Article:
In late October 2015, the Globe and Mail published a substantial article by Josh O’Kane treating the major academic-freedom issues in Canada that had arisen in the first ten months of the year:
“Academic freedom has earned plenty of headlines in Canada this year. Dr. Duchesne’s case made waves in January. In May, when campus security seized an ‘unflattering’ sculpture of Capilano University’s president made by an instructor, the Canadian Association of University Teachers called it a violation of his academic freedom. And in August, the chair of the University of British Columbia’s board of governors came under scrutiny after complaining about a professor’s controversial blog post.
“Each of these cases underscore the necessity of academics’ freedom of speech, both on campus and beyond. Rarely included in such discussions, though, are students. When do they have a stake? Nearly 20 per cent of students at UNB Saint John are from abroad, a third of whom come from China. When Dr. Duchesne questions multiculturalism, or writes that a growing Chinese population has weakened the ‘character” of historically “European’ Canadian cities, his words and publications are inseparable from the learning environment he shares with students, including those of Chinese descent.
“Canadian academic groups and free-speech advocates largely suggest that’s okay–that barring sloppy research or a breach of the law, all academic speech should be protected in the name of spirited intellectual debate. It is a powerful reminder of freedom of speech in Canada: When academics like Dr. Duchesne make controversial statements, their right to say so should be defended at all costs, even if those words have the potential to affect the students they teach.”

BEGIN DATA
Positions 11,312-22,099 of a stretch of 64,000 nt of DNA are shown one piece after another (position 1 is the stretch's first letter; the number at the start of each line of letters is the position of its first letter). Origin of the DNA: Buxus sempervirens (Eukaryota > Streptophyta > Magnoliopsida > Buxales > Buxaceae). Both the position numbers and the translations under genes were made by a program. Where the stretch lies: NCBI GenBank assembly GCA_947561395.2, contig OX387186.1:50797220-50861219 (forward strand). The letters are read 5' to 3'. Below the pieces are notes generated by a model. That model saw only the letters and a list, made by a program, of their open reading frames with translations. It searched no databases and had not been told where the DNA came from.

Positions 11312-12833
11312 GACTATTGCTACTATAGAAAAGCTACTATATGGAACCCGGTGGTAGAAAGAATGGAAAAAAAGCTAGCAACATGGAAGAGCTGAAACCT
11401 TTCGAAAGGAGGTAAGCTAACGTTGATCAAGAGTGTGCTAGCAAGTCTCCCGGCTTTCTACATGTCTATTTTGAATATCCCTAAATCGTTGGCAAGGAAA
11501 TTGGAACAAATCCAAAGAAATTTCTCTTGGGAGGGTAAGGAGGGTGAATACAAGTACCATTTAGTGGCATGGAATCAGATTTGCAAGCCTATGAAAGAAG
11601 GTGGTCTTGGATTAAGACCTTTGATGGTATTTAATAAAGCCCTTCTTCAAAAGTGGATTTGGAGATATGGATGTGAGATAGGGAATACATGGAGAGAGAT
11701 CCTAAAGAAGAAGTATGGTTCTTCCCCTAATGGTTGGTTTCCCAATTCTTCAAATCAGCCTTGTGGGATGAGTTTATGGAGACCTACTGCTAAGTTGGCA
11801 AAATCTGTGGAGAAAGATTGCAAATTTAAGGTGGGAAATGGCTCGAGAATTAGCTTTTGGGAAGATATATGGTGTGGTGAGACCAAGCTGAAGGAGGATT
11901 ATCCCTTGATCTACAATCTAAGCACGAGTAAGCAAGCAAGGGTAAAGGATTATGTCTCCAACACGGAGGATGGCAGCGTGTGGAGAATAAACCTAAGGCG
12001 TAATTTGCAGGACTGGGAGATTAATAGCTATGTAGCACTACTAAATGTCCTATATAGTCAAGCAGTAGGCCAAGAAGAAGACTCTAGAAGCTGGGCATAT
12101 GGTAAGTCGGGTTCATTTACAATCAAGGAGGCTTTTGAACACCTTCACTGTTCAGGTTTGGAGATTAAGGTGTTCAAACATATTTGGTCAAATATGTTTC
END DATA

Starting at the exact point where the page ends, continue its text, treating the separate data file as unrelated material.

Near the end of the article, O’Kane returns to and gives additional emphasis to the pointed contrast in the viewpoints of the groups representing faculty and representing students:
“David Robinson, executive director of the Canadian Association of University Teachers, AUNBT’s parent, says comments like Dr. Duchesne’s can be ‘tricky’ for organizations committed to ensuring discrimination and harassment-free campuses. Even though he considers Dr. Duchesne’s comments offensive, he says, ‘the very nature of universities is to ensure wide open discussions . . . on all sides of the political spectrum and on all issues,’ he says.
“There are, after all, many situations that could make students uncomfortable. Mr. Robinson offers an example with the politics reversed: ‘A lot of first-year male sociology students might not like to hear about feminism, but it’s important to hear that particular point of view.’
“The Canadian Federation of Students takes a more skeptical view than its professorial counterparts. The federation has long defended the importance of free speech on campus, but argues there has to be room for nuance: For students, after all, campuses are not just places for learning, but for work and living, too. That means professors, as stewards of the academic experience, have a responsibility to the student experience—‘to provide a space that is conducive to collective learning,’ says CFS national chairperson Bilan Arte” (O’Kane).
O’Kane, Josh. “Canadian University Report 2016: Academic Freedom; Free to Speak . . . at What Cost?” Globe and Mail 23 Oct. 2015: P, 32.
Josh O’Kane, Globe and Mail
David Robinson, Canadian Association of University Teachers
Canadian Federation of Students
Previous Posts in the Series:
Post 1. Canada—University of British Columbia [Part 1]: https://academeblog.org/2016/04/24/global-survey-of-academic-freedom-issues-in-2015-post-1-of-a-series/.
Post 2. Canada—University of British Columbia [Part 2]: https://academeblog.org/2016/04/25/global-survey-of-academic-freedom-issues-in-2015-post-2-of-a-series/.
Post 3. Canada—University of New Brunswick: https://academeblog.org/2016/04/26/global-survey-of-academic-freedom-issues-in-2015-post-3-of-a-series/.
Post 4. Canada—Capilano University: https://academeblog.org/2016/04/30/global-survey-of-academic-freedom-issues-in-2015-post-4-of-a-series/